Results 1 to 12 of 12
  1. #1
    5 Star Lounger
    Join Date
    Jan 2011
    Location
    Seattle, WA
    Posts
    1,070
    Thanks
    42
    Thanked 132 Times in 86 Posts

    Curing unexplained Wi-Fi interruptions




    LANGALIST PLUS


    Curing unexplained Wi-Fi interruptions



    By Fred Langa

    It's extremely frustrating when your Wi-Fi connection suffers periodic slowdowns and dropouts. Here's what's going on. The causes might be mysterious, but a little sleuthing with some free tools can usually get things working properly.


    The full text of this column is posted at windowssecrets.com/langalist-plus/curing-unexplained-wi-fi-interruptions/ (paid content, opens in a new window/tab).

    Columnists typically cannot reply to comments here, but do incorporate the best tips into future columns.

  2. #2
    New Lounger
    Join Date
    Oct 2011
    Location
    Austin TX
    Posts
    3
    Thanks
    0
    Thanked 0 Times in 0 Posts
    Fred,

    Your suggestion of diagnostic tools to find other WiFi users is really helpful. But if you just look at your picture, you'll see that while the router may give you the option to select a channel by number, it's really using a range of channels when you do that. For example, Channel 6 actually uses 4-8 due to the bandwidth required.

    The channel numbers were originally specified when a single 1Mbps channel would do the job. But as we've added 802.11b, g, n and ac, the number of channels needed to get the data through has grown to the present 5-channel wide scheme. That's why you found prudent systems only using 1, 6, and 11. Every time you send a signal out on your 'open' channel 3, you stomp on those centered on both 1 and 6. Likewise, those using 1 and 6 will stomp on your traffic, too. In your case, your router might be 'winning' on Channel 3, but Channel 1 users will still impact you on the others and visa versa.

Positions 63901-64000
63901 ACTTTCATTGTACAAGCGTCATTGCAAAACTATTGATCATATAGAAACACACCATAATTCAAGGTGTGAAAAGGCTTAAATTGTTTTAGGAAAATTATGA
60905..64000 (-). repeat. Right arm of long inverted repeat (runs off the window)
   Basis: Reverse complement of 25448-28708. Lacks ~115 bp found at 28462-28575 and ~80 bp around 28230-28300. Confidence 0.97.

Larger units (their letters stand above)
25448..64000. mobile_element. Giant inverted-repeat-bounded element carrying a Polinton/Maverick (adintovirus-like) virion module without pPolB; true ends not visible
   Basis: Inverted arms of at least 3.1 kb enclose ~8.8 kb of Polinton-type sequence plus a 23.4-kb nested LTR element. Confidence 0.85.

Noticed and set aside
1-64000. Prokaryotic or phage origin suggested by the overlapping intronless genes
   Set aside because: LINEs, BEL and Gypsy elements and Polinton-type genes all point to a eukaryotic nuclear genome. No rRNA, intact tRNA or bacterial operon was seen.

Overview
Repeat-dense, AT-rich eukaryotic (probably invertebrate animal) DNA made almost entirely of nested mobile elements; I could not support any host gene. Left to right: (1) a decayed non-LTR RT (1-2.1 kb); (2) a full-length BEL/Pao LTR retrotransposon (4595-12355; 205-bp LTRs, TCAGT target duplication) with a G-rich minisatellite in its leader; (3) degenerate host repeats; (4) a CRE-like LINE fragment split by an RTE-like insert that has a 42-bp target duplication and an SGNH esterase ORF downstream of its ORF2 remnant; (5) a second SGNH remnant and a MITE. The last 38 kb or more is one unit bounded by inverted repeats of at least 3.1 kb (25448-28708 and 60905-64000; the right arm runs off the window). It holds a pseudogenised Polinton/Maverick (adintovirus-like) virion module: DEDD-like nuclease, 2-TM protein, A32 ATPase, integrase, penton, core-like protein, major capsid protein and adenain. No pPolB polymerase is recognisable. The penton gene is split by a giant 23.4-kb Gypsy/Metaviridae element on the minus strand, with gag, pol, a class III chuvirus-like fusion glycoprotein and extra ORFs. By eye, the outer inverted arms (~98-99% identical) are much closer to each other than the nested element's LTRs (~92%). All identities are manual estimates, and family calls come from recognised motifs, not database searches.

The problem is that there are way more WiFi devices in some areas than the channels can support without interference. Your suggestion of moving to 5GHz (802.11a and some of the 802.11n channels) is a great one. Apple devices typically have 5GHz support built-in and inexpensive adapters are available for PCs that only do 2.4GHz. If you really need to stick with 2.4GHz channels, try to more carefully place your antennas and even consider directional ones if your device has an external connector.

    But the bottom line is that choosing any channel other than 1, 6, or 11 is a bad idea in the long run.

    Greg
    Retired Data Network Architect

  3. #3
    Lounge VIP bobprimak's Avatar
    Join Date
    Feb 2009
    Location
    Hinsdale, IL, USA
    Posts
    2,482
    Thanks
    176
    Thanked 152 Times in 129 Posts
    Directionality and shielding were not covered much in the article. Just adjusting the position or orientation of the existing router may not make it discreeet with regard to directionality. If you only need one or a narrow range of directions of your in-home signal, there are directional antennas which may fit some routers. Anotheroption is that if interference is coming from just a few directions, a metal screen or foil could effectively shield your router from such direction-specific interferences.

    Part of the interference problem arises from the increasing range of WiFi signals, with 802.11a being the shortest range, followed by b and g, and n having a range well past the boundaries of many suburban yards. On my block, strong interferance in the Wireless-g range can be detected by my Linux LinSSID applet (meant to look and feel like the Windows InSSIDer program) at distances of up to 300 feet from my neighbors' property lines. That extends clear across my property. So you can see the problems which the article is dealing with.